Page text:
Choosing an XLR adapter for your camcorder

So, if you want to use a high-end microphone with your camcorder and you don’t have an XLR jack, you’ll have to find a way to convert from the XLR cable to the 3.5mm connector on your camera. We explored two alternatives.

The first was a “line matching transformer” from RadioShack, specifically the A3F XLR Jack-to-1/4″ Plug Adapter/ Transformer. Since this product output to a 1/4″ plug, I added a 1/4″-to-3.5mm converter, officially the 274-875A connector, to connect to my camcorder. Total cost was under $20, besides the XLR cable. This rig is shown in Figure 4. 


Figure 4.The Radio Shack line matching transformer.This right angle setup looks almost painful.

In my lab setting, this setup generally worked well, though it converts the stereo signal from the microphone to monaural, and doesn’t supply the plug-in power required for many microphones. Ergonomically, however, it’s clearly not a field solution, since one inadvertent bump would probably rip my camera into multiple pieces.

If I used the line matching transformer route in the future, I would choose the Shure A96F transformer, which inputs XLR and outputs 3.5mm, with a flexible cable that avoids the right angle attachment shown in Figure 3. Mail order price for the A96F is around $40.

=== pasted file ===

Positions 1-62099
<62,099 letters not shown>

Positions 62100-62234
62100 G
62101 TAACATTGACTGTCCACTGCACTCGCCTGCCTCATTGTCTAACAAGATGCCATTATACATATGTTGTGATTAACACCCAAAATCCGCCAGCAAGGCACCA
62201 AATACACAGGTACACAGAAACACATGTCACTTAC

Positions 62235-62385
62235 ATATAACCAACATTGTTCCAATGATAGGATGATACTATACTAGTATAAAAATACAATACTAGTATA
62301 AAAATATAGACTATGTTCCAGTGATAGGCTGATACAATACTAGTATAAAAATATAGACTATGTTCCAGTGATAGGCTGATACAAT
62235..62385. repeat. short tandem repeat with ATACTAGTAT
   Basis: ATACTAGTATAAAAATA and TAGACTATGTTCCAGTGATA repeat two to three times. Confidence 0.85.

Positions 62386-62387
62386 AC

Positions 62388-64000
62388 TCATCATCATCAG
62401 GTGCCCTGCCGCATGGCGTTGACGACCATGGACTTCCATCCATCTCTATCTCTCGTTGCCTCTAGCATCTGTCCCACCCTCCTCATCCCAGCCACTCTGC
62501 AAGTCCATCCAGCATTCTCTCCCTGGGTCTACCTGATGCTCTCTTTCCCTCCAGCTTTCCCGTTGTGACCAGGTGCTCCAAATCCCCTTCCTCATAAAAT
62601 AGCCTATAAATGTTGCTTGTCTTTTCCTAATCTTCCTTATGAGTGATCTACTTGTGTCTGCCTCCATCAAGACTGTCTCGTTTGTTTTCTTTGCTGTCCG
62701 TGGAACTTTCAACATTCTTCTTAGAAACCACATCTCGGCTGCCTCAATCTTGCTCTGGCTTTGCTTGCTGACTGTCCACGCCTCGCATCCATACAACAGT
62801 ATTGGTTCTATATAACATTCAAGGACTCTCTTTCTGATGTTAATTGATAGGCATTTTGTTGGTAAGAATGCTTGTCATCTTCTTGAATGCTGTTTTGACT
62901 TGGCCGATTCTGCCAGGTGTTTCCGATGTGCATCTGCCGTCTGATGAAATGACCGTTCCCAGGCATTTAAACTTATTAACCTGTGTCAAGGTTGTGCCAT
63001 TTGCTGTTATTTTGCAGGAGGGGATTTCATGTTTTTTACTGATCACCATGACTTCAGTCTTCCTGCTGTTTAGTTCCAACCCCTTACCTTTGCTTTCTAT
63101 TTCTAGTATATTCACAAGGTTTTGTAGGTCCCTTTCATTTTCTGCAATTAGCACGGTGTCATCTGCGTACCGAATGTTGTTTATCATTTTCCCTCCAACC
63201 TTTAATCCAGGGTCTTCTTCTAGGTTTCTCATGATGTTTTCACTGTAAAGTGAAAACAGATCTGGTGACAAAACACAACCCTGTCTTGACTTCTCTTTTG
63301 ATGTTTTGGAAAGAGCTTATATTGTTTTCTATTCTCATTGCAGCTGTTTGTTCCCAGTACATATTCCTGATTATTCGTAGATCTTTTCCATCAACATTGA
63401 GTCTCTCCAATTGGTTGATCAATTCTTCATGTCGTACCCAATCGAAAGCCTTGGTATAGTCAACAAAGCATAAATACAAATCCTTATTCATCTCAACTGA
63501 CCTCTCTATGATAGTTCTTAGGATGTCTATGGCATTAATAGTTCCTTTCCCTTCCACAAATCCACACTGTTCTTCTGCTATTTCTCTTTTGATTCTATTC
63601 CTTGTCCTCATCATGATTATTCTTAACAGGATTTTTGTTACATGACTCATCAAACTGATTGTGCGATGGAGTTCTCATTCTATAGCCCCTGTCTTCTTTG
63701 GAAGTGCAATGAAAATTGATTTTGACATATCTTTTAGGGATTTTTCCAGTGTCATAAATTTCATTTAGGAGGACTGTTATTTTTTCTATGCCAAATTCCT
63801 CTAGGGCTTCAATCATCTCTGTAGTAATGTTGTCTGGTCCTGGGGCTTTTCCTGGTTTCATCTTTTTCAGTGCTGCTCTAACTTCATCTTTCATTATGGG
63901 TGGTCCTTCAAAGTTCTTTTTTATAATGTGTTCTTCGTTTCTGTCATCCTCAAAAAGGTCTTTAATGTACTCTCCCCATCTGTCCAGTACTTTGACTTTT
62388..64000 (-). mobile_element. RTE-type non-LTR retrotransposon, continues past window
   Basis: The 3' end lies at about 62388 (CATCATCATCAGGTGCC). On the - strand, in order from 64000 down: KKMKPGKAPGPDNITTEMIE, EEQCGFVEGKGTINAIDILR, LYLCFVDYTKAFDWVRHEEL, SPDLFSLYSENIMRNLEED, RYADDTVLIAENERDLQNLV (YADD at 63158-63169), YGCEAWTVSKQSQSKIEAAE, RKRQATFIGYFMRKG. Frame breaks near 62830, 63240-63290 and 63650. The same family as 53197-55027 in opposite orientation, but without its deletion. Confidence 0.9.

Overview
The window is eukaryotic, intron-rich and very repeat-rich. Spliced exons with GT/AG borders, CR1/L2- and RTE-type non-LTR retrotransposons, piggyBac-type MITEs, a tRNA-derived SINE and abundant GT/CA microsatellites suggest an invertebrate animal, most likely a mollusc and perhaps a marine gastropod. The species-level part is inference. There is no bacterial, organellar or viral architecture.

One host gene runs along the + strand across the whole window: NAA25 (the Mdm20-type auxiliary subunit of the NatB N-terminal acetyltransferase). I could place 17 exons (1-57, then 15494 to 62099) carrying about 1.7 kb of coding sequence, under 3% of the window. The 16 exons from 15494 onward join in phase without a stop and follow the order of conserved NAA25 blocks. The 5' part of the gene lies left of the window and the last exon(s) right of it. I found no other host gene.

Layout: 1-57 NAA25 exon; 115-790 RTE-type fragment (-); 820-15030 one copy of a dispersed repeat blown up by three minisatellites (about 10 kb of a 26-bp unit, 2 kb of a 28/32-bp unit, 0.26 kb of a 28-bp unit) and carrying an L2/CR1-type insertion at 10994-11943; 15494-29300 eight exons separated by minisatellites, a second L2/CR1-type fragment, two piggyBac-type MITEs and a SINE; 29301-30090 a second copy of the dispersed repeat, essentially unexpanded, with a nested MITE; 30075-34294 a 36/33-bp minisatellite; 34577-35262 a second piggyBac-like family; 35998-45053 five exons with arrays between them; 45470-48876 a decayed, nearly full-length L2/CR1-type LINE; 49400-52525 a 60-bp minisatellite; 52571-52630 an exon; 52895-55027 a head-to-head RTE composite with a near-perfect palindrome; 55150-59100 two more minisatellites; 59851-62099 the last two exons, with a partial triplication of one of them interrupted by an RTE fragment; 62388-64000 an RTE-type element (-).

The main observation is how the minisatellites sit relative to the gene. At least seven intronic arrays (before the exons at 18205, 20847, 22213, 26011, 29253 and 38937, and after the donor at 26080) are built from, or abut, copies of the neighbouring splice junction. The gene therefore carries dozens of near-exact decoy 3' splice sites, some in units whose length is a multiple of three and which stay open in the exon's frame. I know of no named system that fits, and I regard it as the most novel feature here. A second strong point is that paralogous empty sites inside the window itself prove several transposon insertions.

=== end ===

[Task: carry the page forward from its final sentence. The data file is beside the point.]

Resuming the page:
Figure 5. The business ends of BeachTek’s excellent DXA-8.Click the figure to view the full sized image in a separate browser window.

The other alternative we explored is the BeachTek DXA-8 Ultimate Adapter, which lists at $399 but can be found for a few dollars less via mail order. Figure 5 shows the two faces of the product, back and front, which screws into the tripod mount beneath your camcorder, with a similar mount on its bottom so you can continue to use a tripod.

On top, the unit has three connectors, two for XLR cables and one for an unbalanced 3.5mm connector. The output is a 3.5mm connector with microphone power, so you can plug it into any camcorder with a microphone jack.

The twin XLR connectors mean you can use the DXA-8 to mix together two microphone signals, controlling respective volume with the two volume dials shown on the bottom of Figure 5. In contrast with the line matching transformer approach, the DXA-8 captures stereo, not monaural output.

The 48V switch to the right of both volume controls means that the DXA-8, which is powered by a 9-volt battery, can supply phantom power to condenser microphones. In addition, the LMT buttons engage a “limiter” function that prevents distortion from hot inputs, a critical feature when accepting LINE-level input from a sound system. The unit also has preamplifiers that boost the low signal from microphones, which can eliminate hiss.

After using the different approaches to converting XLR input, I liked the BeachTek under-the-camera approach much better. If you don’t need all the functionality of the DXA-8, consider the DXA-2, which sells for around $125 and provides one XLR port and one unbalanced 3.5mm input, with volume control but no phantom power or limiters. I would definitely buy this over the RadioShack or even Shure A96F approach.

About Jan Ozer

I help companies train new technical hires in streaming media-related positions; I also help companies optimize their codec selections and encoding stacks, and evaluate new encoders and codecs.

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